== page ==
2,3,4,7,8-Penta-CDF

0.05

0.05

CI CI

CI CI

0.01

0.01

(Continued)

8.4 POLLUTANTS IN INCINERATIONS TABLE 8.3 Continued

Source: Landers J. P. and Bunce, N. J. Biochem. J., 1991,12a and van den Berg M. et al., Environ. Health Perspect., 1998.12b

Source: Landers J. P. and Bunce, N. J. Biochem. J., 1991,12a and van den Berg M. et al., Environ. Health Perspect., 1998.12b principal tool for the protection of the environment. They are related to the principles of green chemistry applied in industrial chemistry, called process-integrated protection of the environment.14 The process in itself is designed to run without or with a minimum formation of pollutants. For incineration plants, this goal can be maintained by the following parameters, called good burning praxis (gbp):15a'15b

Optimal burning temperature

Optimal lambda value (air/fuel ratio)

Optimal residence time of fuel in the flame, in general, regulated by turbulence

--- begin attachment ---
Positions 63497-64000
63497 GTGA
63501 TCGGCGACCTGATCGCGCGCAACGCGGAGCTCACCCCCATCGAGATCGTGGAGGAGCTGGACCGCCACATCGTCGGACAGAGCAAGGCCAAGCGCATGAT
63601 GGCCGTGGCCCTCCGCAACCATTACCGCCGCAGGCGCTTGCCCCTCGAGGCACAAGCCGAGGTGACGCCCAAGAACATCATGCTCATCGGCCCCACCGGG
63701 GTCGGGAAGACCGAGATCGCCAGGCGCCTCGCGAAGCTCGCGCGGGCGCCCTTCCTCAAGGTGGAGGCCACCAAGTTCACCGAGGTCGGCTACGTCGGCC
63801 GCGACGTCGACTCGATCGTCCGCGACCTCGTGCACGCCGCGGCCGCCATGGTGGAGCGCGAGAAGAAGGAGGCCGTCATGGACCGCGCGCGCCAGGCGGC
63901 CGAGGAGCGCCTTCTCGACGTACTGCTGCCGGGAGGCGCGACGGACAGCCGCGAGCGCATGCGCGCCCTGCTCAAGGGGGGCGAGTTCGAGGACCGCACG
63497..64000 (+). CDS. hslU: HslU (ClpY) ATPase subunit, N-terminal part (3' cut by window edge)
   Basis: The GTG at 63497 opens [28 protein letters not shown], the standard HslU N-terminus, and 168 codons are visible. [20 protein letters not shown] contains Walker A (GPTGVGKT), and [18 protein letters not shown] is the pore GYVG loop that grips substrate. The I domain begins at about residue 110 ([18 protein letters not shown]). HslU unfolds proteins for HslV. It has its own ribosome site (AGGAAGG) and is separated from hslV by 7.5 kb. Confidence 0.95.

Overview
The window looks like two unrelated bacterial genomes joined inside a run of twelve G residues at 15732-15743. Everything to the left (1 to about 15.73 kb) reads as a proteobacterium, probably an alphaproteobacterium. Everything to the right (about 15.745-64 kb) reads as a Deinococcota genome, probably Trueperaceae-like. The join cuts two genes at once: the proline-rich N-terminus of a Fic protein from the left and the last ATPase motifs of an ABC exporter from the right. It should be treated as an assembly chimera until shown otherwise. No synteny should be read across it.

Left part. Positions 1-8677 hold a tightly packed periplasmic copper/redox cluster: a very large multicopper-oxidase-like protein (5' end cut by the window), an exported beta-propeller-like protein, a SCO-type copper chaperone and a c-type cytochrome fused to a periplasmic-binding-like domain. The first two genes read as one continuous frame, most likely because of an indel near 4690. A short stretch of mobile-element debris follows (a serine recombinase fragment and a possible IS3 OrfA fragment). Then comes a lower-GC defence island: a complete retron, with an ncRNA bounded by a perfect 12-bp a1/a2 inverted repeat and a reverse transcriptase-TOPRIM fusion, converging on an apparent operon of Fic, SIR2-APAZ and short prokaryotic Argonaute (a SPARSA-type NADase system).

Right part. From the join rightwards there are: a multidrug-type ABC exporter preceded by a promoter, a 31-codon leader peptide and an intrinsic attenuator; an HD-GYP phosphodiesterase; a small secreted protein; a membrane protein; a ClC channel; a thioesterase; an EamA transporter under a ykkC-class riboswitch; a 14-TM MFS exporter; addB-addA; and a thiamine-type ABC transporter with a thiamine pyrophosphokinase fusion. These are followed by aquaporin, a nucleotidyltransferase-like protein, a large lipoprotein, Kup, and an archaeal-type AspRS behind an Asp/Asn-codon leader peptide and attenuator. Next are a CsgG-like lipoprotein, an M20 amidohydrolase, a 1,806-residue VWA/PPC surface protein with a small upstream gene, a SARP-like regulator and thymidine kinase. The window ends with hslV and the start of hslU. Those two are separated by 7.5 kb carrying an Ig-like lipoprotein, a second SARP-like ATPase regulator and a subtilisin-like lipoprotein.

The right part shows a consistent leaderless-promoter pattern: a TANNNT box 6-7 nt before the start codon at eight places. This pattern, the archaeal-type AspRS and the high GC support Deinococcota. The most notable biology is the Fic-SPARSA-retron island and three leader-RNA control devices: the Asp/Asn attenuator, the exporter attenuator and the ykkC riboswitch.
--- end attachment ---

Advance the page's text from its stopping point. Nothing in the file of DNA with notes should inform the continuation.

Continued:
For either plant type, incineration, or fuel type, these factors must be empirically determined and controlled. Because dioxins as effluents are concerned, it is possible to reduce I-TE values from about 50 ng/m3 to about 1 ng/m3. Additional secondary measures (filter techniques) are therefore necessary for obtaining the lower limit value of 0.1 ng/m3. Secondary measures are special filter techniques for pollutants formed in nongreen processes, also called end-of-pipe technology.16 The main part of technical incineration plants consists of filter devices, mostly coke as adsorbent is used, which must be decontaminated later by itself by burning in hazardous-waste incinerators. The inhibition technology, discussed later, is related on principles of primary (green) measures for a clean incineration method.